So that leads to another question.. if my image was wrongly identified as copyright, how do I explain to a reviewer it is public owned and not subject to copyright laws? It relies on the training again?

Look here: Re: Modern architecture with unique building structures requires a release

Regards, Abambo
Hard- and Software Engineer and Photographer.

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Participant ,
Aug 05, 2018 Aug 05, 2018

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The Taipei building has two logos I can see.. those round things are the logo

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Adobe Community Professional ,
Aug 05, 2018 Aug 05, 2018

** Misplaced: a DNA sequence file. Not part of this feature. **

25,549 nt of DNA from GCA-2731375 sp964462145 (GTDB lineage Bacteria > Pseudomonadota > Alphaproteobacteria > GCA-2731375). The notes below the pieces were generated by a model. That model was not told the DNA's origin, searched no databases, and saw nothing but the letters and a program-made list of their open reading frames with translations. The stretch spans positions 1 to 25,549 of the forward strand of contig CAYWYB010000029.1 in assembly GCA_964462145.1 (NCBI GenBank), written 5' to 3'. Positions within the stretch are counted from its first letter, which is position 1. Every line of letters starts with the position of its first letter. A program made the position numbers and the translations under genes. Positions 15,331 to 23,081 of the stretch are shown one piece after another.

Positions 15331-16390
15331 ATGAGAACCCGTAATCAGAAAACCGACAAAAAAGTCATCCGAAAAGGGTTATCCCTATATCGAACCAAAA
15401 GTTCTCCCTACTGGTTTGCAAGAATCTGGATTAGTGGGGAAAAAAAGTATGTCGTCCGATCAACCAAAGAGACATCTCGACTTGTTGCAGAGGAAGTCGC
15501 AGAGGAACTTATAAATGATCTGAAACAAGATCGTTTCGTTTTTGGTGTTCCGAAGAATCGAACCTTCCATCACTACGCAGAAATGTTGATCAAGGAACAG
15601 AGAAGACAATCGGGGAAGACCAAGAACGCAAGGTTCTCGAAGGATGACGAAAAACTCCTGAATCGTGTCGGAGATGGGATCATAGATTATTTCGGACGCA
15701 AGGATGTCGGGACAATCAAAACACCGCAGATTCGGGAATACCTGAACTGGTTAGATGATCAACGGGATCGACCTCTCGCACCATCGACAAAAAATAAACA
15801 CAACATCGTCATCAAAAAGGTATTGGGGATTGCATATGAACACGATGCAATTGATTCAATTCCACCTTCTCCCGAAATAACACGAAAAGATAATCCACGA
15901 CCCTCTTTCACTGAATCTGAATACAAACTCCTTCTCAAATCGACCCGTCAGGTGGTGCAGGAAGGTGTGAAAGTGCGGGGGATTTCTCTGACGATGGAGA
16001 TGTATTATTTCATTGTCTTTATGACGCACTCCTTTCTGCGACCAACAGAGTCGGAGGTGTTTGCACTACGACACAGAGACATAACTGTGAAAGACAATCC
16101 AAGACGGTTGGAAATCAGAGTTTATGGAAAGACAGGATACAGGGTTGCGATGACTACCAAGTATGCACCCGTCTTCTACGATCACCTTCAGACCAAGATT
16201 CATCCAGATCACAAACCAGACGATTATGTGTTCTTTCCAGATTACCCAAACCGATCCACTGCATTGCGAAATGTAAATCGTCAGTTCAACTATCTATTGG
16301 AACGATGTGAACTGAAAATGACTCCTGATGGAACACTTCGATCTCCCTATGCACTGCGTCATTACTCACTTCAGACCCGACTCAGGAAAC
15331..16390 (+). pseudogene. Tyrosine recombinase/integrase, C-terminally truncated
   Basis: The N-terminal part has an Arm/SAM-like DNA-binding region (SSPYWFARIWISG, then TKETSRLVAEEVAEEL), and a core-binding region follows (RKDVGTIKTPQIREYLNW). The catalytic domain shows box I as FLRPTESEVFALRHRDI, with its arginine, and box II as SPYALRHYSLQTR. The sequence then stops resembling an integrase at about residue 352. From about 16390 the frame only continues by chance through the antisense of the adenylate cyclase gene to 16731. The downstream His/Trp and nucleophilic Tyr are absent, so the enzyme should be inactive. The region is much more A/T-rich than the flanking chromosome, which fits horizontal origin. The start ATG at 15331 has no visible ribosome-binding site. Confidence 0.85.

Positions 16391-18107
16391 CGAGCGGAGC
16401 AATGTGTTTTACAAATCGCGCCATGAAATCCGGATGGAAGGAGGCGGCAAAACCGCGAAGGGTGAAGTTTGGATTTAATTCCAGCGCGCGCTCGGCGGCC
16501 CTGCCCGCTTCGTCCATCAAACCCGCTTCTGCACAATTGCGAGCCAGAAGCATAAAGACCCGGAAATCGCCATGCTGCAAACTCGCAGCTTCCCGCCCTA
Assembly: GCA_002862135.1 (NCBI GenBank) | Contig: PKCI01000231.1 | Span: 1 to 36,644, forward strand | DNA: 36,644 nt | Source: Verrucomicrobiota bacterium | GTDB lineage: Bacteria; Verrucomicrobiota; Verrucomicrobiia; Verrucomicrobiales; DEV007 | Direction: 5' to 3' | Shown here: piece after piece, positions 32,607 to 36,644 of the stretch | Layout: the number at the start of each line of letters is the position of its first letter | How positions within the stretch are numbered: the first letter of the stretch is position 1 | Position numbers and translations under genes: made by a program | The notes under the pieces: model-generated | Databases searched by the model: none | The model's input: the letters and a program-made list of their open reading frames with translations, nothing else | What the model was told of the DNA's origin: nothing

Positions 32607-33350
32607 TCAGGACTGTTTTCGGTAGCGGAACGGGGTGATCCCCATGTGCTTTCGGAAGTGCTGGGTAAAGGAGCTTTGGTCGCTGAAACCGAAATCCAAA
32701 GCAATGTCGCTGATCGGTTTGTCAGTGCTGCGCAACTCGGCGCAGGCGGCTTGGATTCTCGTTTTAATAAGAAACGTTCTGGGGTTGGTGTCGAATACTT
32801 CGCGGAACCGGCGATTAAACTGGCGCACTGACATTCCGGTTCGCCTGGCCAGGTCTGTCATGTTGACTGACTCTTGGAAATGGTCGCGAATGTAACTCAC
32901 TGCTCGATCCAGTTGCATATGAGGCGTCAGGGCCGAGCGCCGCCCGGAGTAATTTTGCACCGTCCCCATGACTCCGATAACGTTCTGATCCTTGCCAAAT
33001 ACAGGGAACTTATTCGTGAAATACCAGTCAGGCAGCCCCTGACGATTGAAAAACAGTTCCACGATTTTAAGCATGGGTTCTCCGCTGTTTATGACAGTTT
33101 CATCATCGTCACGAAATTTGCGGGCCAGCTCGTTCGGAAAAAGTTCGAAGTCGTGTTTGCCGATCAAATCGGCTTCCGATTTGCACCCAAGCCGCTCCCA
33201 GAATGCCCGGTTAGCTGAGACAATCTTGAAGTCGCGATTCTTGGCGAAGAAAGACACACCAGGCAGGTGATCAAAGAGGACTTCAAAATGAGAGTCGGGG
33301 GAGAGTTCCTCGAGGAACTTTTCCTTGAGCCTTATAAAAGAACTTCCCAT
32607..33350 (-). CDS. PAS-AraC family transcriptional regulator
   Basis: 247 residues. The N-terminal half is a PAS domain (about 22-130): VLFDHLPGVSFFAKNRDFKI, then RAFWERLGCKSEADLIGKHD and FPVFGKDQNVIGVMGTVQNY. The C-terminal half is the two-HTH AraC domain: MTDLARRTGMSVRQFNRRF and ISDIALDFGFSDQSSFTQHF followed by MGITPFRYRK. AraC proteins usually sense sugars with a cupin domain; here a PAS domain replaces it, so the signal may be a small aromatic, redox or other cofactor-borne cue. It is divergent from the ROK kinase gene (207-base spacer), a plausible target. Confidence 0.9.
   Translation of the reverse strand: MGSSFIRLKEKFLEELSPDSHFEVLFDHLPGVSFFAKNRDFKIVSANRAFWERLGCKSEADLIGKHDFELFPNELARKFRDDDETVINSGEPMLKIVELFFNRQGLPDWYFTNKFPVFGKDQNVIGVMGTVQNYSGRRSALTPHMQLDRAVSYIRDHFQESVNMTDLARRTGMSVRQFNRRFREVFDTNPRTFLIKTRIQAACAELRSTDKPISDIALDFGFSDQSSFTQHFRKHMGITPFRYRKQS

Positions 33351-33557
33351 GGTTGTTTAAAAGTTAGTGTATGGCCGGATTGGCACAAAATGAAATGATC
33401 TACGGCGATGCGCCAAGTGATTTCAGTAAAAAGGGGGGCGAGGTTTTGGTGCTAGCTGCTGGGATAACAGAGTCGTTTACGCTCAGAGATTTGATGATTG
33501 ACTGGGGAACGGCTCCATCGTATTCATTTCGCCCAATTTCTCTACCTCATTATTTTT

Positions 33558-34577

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If you're referring to the round things to the right, and left of the building, they are not completely visible.

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Adobe Community Professional ,
Aug 05, 2018 Aug 05, 2018

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but half of a logo is also problematic...

Regards, Abambo
Hard- and Software Engineer and Photographer.

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Participant ,
Aug 05, 2018 Aug 05, 2018

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Sorry, that was more in reference to an earlier post aboit there being no logos in view on the Taipei 101 photo example

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Participant ,
Aug 05, 2018 Aug 05, 2018

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However, it's a moot point. The intellectual property of a building has nothing to do with logos in view or not, it's the design of th building. Much like a model doesn't have logos/nametag showing for her/his face to be recognisable.